Forums: Index > Rating Committee > Proxies?

After stumbling across a 4e article on the list of rated pages, it occurred to me that it will probably never get more than a few favors; most of us are not terribly familiar with 4e. What does everyone think of a RC member asking for a volunteer to serve as a proxy (subject to the Rater's approval) on a given article when the Rater feel they lack the knowledge to rate it? --DanielDraco 14:35, January 22, 2010 (UTC)

We really need a more comprehensive overhaul of the RC. Surgo 15:22, January 22, 2010 (UTC)
We definately need a solution to the whole 4e rating issue... So far, the Arachonomicon has only had one rating (is that the 4e article you mean?), and I am fairly sure that it will be the same for all other 4e articles. The only thing is, I can't think of a solution; there certainly aren't enough regular 4e contributors for a second comitee, and the proxy idea could lead to one or two people rating the sam article several times for a lack of enough proxies. -- SamAutosig Sam Kay   talk    contribs    email   12:02, January 31, 2010 (UTC)
The problem with the 4e articles is pretty bad, but I think it's bigger than that even. The raters that we have tend to be distracted with writing their own stuff or working on site background or just not present as often as they thought they would be back when this was first discussed. I'm actually in favor of just dumping the RC entirely and letting any registered user favor stuff, we have regular contributors who are not on the committee and don't get to help boost material on the wiki as a result. I don't see what having the ratings restricted to a small group of increasingly busy people does to help us remain credible that tagging articles with raters and balance doesn't. So, since I think the issue mentioned here is bigger than discussed and potentially intractable, let's just open it up and let our active users rate stuff. The Rated By property on the article page will still let other users find material rated by and supported by particular individuals, and that in combination with balance levels should let people find material that they can trust to be reviewed / balanced in a consistent way. - TarkisFlux 20:13, January 31, 2010 (UTC)
That's definitely worth a try; this RC thing isn't working as well as we expected, because we're not all rating the same articles and they therefore rarely get higher than bronze. If we were to start casting our two cents to what others have rated (I, for example, have thus far only rated things that others have already rated), then it might work. Failing that, opening it to all users may work better, perhaps reassigning the RC to the duty of making sure that ratings are well-thought-out and not simply "ur class sux lol". --DanielDraco 21:09, January 31, 2010 (UTC)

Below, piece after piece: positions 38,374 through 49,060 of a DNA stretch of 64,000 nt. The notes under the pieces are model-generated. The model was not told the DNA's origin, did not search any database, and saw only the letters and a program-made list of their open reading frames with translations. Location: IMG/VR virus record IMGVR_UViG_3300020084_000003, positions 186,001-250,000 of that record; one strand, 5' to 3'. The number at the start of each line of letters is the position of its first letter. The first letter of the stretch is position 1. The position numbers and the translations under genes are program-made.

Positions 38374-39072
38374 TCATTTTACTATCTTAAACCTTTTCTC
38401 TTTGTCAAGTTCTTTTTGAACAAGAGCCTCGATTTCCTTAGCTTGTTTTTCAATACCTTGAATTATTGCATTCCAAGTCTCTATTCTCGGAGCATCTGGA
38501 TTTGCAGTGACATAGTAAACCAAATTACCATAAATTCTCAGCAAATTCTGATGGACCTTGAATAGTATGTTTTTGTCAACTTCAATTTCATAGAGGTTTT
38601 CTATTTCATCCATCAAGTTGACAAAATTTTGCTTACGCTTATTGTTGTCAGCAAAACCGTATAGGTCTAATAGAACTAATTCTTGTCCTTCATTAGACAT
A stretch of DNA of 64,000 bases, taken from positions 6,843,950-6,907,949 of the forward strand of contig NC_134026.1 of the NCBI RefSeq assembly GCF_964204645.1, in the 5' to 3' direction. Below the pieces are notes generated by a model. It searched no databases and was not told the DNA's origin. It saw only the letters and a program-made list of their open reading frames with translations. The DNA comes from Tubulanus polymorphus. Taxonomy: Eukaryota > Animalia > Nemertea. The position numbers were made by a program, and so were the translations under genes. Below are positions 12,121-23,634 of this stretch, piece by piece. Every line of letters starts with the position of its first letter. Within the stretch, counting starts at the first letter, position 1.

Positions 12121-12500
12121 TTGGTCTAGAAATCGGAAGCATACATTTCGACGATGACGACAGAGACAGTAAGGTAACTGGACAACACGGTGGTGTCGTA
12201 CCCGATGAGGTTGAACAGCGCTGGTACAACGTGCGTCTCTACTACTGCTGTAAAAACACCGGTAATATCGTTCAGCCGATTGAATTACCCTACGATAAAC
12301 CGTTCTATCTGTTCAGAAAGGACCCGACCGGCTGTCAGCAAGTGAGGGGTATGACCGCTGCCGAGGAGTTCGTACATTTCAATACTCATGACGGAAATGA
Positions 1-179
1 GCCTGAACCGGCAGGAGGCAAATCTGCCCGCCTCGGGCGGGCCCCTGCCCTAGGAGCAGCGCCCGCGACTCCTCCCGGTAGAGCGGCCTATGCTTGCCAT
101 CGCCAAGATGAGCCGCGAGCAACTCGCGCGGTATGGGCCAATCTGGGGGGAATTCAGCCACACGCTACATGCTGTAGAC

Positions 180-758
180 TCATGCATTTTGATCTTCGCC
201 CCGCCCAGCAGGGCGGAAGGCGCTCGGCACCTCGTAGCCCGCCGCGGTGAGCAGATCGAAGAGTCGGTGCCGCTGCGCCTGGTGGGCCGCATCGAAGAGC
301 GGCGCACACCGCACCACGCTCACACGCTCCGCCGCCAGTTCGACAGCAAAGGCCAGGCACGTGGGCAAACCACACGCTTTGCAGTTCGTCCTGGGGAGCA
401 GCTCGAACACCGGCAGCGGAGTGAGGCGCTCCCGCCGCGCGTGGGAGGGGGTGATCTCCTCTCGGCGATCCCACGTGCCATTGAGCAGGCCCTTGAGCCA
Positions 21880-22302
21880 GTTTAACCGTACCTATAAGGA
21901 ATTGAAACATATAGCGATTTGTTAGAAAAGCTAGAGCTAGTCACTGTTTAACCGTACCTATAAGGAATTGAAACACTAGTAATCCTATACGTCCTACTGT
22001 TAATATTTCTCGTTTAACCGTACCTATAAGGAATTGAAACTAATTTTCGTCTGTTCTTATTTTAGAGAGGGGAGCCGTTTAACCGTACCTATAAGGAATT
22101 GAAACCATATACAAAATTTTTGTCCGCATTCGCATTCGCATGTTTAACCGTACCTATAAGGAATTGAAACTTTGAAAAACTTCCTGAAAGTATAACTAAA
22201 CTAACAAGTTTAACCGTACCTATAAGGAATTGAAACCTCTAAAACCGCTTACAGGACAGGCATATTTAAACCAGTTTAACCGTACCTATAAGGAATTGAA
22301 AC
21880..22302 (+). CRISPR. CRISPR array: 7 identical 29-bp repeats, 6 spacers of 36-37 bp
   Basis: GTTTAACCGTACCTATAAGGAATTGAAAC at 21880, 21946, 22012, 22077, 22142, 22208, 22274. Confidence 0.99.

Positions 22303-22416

I am strongly against this, I dunno, this jury duty setup has on flaw, what if the people selected for rating don't have a good enough understanding of the rules to spot a fatal flaw in the design of a page, or what if they simply can't put aside a personal bias against a certain type of material. I for one despise tome material and I might rate a tome feat badly despite its great design simply because I can't see past it being a Tome feat. I think instead that RC members should get messages suggesting that they rate page so and so, maybe stopping after they rate three or more pages, that way they would remember to get things done. Or maybe we should just find new raters if the current ones are too busy.--ThirdEmperor 02:26, February 1, 2010 (UTC)
My idea was to just let anyone with a gold-rated article rate shit. Surgo 02:35, February 1, 2010 (UTC)
@TE: The thing is that people are lazy, and without an incentive to do something, they rarely do it. There's little-to-no incentive in favoring articles, so people don't really do it much, whether they're busy or not. --Ghostwheel 02:43, February 1, 2010 (UTC)
Don't kill me for this but if you need incentive I'm sure we could rig something up to stop you guys from editing anything until you rate something each day. Oh, and problem with Surgo's idea is that pretty everyone who has a gold rated article is already on the committee.--ThirdEmperor 03:04, February 1, 2010 (UTC)
No, no, no. A reward for rating is not the same thing as a punishment for not rating. Surgo 03:33, February 1, 2010 (UTC)
All right, that was partly a joke, although we should think of a way to get people to rate stuff, I for one work best when I've got no other choice, maybe you have to rate X articles or you lose RC status? But that's pretty close to my last one, maybe alternating rating duty among people who are agreed upon as reliable and knowledgeable?--ThirdEmperor 04:23, February 1, 2010 (UTC)